No matter what you’re into–from modern art to antique textiles to classic cars–there’s a museum full of it in Lima, Peru. Here are 9 top museums in this buzzing capital city that are sure to satisfy the cultural traveler in you.
9 top museums in Lima, PeruPre-Columbian bounty: Museo Larco (Larco Museum, 35 soles or about US$10), in Lima’s Pueblo Libre neighborhood, combines a bucolic and historic setting with an impressive collection. Founded in 1926, the museum has more than 45,000 pre-Columbian artifacts from ancient Peruvian cultures including pottery, paintings, pre-Incan jewelry, masks, mummies, erotic art, and more. A curated selection of items is displayed in a restored Viceroyalty mansion surrounded by gardens. Thousands more exquisite pieces are displayed less-ceremoniously on metal shelves in a jam-packed storage room that’s open to the public. Don’t miss it. There’s also a lovely indoor/outdoor café on site and an excellent gift shop. As an overall experience, this is one of our favorite museums in Lima and in South America in general.
A deep dive into textiles: Even if you’re not that into textiles, plan a visit to the Amano Museo Textil Precolombino (Amano Pre-Columbian Textile Museum, 30 soles or about US$8) in the Miraflores neighborhood of Lima. What started as a personal passion has become one of the most specific and surprising museums in Lima. There are now more than 500 pieces in the collection and excellent restoration work and world-class displays do justice to the intricate designs and techniques. Exhibits showing raw materials and dying techniques add to an overall understanding of Peruvian textile arts. Guided tours are available for those who want to learn even more.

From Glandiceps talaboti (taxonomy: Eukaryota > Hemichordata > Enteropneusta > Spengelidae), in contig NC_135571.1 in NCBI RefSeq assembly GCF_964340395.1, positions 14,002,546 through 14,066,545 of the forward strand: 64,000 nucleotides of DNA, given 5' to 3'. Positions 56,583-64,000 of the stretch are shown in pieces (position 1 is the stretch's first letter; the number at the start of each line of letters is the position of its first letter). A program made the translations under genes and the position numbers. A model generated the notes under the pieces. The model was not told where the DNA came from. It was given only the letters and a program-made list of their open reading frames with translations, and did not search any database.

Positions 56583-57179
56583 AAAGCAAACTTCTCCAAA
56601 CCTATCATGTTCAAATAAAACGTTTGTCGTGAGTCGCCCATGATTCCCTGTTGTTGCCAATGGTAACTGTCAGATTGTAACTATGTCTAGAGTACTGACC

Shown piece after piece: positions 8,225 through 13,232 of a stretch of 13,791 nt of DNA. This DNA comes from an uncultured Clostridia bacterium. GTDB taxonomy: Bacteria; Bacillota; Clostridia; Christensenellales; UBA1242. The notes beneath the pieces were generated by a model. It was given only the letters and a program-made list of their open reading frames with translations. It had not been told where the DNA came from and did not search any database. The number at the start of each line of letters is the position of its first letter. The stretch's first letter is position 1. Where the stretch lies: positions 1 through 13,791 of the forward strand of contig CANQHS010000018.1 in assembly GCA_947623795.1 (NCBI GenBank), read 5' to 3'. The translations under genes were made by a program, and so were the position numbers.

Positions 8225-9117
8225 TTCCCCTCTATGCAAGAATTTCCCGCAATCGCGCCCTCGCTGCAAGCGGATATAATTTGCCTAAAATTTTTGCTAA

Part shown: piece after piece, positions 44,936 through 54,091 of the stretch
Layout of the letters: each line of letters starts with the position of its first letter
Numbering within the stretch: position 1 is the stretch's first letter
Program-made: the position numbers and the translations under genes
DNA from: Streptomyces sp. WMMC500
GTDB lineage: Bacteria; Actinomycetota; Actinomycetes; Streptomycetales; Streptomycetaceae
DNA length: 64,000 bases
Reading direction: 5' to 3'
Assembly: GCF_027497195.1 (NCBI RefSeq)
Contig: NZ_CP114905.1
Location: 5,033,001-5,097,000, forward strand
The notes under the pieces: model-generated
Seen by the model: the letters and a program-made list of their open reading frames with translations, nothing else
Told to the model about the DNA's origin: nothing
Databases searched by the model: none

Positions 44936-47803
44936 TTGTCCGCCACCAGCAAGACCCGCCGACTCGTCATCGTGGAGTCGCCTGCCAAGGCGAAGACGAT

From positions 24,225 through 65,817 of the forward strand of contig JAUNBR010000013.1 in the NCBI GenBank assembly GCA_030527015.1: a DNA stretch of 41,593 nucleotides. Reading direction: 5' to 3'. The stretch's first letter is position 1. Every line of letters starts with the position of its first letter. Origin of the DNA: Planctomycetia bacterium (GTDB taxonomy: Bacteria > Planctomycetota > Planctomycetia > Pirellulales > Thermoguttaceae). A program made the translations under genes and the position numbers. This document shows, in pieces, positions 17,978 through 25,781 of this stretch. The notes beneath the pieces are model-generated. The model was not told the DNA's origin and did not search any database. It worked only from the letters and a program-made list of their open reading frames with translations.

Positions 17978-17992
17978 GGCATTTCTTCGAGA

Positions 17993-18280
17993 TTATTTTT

Pop culture and fashion: Peru can boast one of the world’s most famous fashion and celebrity portrait photographers in the world and the Museo MATE (MATE Museum, 10 soles or about US$2.75), in the hip Barranco neighborhood of Lima, is devoted to exhibiting the work of Mario Testino. A handful of rooms feature enormous prints of his shots of cultural icons (Princess Diana) and supermodels (Naomi Campbell and Kate Moss), but the most striking images are his loving portraits of members of Peru’s indigenous groups in their traditional dress shot as high fashion in the high Andes. One room is devoted to rotating exhibitions and there’s a relaxing coffee shop and a very chic store on site.
A historic home for colonial art: A few doors down from the MATE Museum, you’ll find the Museo Pedro de Osma (Pedro de Osma Museum, 30 soles or about US$8, bilingual guides are available free of charge with prior reservation) where a large collection of colonial religious art is displayed in the architecturally stunning historic home of lawyer, newspaperman, and politician Pedro de Osma.